Archive for Wednesday, May 31, 2006

Fair’s fair

What’s wrong with searching the office of a member of Congress with tacky credentials?

May 31, 2006


Comedian Jay Leno snorted gleefully the other night about the fact members of Congress have criticized the FBI search of the legislative office of Rep. William Jefferson, D-La. Jefferson is under investigation for allegedly accepting tens of thousands of dollars in bribes.

Leno approved of what apparently was a purely legal search, noted the congressional whining and asked if it isn't fair to expect our lawmakers to meet the same legal and moral standards as the ordinary citizen.

The answer should be "yes," but it would appear people such as representatives and senators, of both parties, think they deserve special privileges, or, er, protection.

Rep. John Boehner, of Ohio, indignantly called the search an "invasion of the legislative branch" and predicted the issue could wind up in the U.S. Supreme Court.


The raid came after the FBI got a search warrant signed by a judge. An affidavit said agents videotaped Jefferson accepting $100,000 in cash intended as a bribe. Jefferson denies wrongdoing, naturally, but two of his associates have already pleaded guilty to bribery-related charges. It appears Jefferson has been taking handouts to promote high-tech companies to leaders of African nations.

Has Rep. Jefferson been able to explain why he was keeping $90,000 in a freezer in his home? One wag wondered if he put the money there because the lettuce crisper was already full. Then there is the videotape of the $100,000 take. What would the FBI do with such evidence against the alleged man or woman in the street?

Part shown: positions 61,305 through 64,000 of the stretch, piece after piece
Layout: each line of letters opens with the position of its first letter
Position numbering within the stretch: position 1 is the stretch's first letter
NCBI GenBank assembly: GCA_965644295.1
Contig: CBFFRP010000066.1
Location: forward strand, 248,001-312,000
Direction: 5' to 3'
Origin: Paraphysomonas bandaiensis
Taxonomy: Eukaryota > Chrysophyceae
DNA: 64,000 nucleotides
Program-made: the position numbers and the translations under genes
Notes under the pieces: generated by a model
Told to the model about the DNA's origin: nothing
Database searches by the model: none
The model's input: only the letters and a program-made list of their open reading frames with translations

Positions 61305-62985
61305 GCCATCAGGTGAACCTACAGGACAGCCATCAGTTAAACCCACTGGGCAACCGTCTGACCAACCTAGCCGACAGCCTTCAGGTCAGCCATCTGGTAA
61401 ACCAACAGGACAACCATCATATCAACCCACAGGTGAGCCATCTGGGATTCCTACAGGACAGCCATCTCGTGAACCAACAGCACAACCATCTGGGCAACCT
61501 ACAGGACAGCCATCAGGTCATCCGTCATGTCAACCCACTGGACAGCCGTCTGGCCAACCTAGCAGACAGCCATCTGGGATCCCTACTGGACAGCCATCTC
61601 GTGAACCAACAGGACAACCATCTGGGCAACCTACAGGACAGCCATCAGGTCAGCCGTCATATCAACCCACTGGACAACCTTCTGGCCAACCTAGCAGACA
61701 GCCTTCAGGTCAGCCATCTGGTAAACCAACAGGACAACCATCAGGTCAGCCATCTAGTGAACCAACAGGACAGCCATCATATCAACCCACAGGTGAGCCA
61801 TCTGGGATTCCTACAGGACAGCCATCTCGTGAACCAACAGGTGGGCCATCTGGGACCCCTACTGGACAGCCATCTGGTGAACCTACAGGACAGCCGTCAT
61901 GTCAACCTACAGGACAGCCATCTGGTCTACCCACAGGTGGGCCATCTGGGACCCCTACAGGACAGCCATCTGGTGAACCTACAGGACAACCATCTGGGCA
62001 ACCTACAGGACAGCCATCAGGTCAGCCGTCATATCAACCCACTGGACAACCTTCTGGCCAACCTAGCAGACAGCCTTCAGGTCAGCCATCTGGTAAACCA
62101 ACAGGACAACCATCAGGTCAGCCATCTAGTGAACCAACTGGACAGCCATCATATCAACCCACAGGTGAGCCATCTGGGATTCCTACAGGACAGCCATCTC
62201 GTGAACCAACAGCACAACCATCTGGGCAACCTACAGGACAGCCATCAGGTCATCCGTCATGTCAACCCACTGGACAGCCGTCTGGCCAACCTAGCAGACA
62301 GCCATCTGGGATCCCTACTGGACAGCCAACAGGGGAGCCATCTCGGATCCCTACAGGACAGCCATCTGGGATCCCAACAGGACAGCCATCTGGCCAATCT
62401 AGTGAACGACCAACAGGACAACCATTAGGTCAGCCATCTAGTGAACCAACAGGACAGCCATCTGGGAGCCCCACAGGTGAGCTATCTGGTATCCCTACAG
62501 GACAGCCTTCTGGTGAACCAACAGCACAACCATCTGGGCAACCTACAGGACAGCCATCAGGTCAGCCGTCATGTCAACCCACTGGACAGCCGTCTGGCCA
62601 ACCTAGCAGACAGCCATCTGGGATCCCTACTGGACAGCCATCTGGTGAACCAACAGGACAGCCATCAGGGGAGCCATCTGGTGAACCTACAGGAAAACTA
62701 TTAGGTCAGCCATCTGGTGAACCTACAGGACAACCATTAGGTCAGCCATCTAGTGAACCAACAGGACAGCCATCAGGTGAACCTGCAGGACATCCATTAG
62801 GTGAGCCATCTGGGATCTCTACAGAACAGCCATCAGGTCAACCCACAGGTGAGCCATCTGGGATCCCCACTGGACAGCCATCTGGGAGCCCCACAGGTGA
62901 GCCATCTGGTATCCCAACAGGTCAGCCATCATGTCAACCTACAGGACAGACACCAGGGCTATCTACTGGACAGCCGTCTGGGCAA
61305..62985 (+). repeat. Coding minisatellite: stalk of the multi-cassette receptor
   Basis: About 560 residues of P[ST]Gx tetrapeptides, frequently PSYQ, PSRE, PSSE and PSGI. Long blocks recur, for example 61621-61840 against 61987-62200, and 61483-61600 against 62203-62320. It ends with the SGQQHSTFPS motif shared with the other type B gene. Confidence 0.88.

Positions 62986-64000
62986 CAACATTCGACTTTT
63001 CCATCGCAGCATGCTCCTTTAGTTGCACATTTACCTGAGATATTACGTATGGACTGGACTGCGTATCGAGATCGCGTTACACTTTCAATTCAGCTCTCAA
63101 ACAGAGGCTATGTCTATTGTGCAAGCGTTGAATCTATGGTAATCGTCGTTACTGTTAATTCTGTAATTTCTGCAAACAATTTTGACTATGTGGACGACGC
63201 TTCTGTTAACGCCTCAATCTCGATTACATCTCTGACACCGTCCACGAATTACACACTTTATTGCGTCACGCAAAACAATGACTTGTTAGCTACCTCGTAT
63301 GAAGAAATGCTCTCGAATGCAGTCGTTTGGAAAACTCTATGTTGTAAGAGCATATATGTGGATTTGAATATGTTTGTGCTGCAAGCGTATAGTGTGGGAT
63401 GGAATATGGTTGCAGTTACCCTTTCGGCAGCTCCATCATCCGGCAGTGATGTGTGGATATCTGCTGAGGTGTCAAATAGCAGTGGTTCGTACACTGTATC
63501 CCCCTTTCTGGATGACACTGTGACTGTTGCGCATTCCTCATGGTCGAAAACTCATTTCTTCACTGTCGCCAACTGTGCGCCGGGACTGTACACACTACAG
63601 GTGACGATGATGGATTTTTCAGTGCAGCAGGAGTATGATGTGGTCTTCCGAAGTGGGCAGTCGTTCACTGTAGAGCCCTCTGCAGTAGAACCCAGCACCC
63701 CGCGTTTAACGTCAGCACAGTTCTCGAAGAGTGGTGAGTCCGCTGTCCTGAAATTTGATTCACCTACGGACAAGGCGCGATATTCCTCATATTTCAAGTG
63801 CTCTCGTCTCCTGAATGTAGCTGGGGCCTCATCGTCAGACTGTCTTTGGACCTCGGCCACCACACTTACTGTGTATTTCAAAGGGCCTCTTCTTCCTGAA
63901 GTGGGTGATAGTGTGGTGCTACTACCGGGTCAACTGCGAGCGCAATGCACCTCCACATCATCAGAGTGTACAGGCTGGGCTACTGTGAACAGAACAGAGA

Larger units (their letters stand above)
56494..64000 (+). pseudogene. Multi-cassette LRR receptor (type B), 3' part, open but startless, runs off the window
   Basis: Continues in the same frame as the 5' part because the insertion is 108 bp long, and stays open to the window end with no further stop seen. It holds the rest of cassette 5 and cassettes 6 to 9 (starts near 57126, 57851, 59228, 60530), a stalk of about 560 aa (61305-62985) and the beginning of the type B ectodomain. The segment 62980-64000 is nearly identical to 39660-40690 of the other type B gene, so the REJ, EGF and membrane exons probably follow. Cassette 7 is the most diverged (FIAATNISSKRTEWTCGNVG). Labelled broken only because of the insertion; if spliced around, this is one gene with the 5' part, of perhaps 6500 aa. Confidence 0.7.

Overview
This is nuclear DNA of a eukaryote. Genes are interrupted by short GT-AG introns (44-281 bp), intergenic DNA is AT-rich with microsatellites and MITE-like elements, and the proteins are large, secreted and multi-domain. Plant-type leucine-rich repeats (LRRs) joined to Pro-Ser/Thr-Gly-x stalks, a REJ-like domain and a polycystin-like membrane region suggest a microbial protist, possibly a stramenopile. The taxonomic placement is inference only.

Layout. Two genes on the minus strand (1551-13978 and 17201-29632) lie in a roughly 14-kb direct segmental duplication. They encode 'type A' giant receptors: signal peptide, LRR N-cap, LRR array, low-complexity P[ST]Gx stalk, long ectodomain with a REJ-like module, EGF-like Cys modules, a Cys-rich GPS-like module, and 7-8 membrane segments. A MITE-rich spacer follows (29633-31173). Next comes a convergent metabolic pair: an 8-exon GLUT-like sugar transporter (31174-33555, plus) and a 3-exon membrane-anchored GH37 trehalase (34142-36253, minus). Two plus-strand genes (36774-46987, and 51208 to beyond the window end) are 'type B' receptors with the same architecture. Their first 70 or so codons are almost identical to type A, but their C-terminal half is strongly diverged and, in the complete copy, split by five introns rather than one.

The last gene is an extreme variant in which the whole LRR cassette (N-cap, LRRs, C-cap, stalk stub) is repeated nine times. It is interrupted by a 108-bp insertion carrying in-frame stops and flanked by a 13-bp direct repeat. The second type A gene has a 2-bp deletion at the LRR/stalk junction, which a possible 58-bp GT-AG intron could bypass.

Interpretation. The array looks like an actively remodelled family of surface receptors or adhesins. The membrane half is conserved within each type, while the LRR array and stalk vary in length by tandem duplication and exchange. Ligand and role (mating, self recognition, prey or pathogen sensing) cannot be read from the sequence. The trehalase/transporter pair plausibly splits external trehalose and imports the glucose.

Justice Department officials say the decision to search Jefferson's office was made in part because he was given the chance but refused to comply with a subpoena for documents the past summer. Had he been sinless, would he have declined? What was he hiding?

In all the furor, U.S. Atty. Gen. Alberto Gonzales is trying to smooth a few rough edges. "We have a great deal of respect for Congress as a co-equal branch of government." But he defended the search, commenting: "We have an obligation to the American people to pursue the evidence where it exists."

: Even if it happens to involve a member of Congress, whose members in too many instances have not covered themselves with glory from the standpoint of ethics and morality in recent times.

If legality applies to the rest of us, why not to them?


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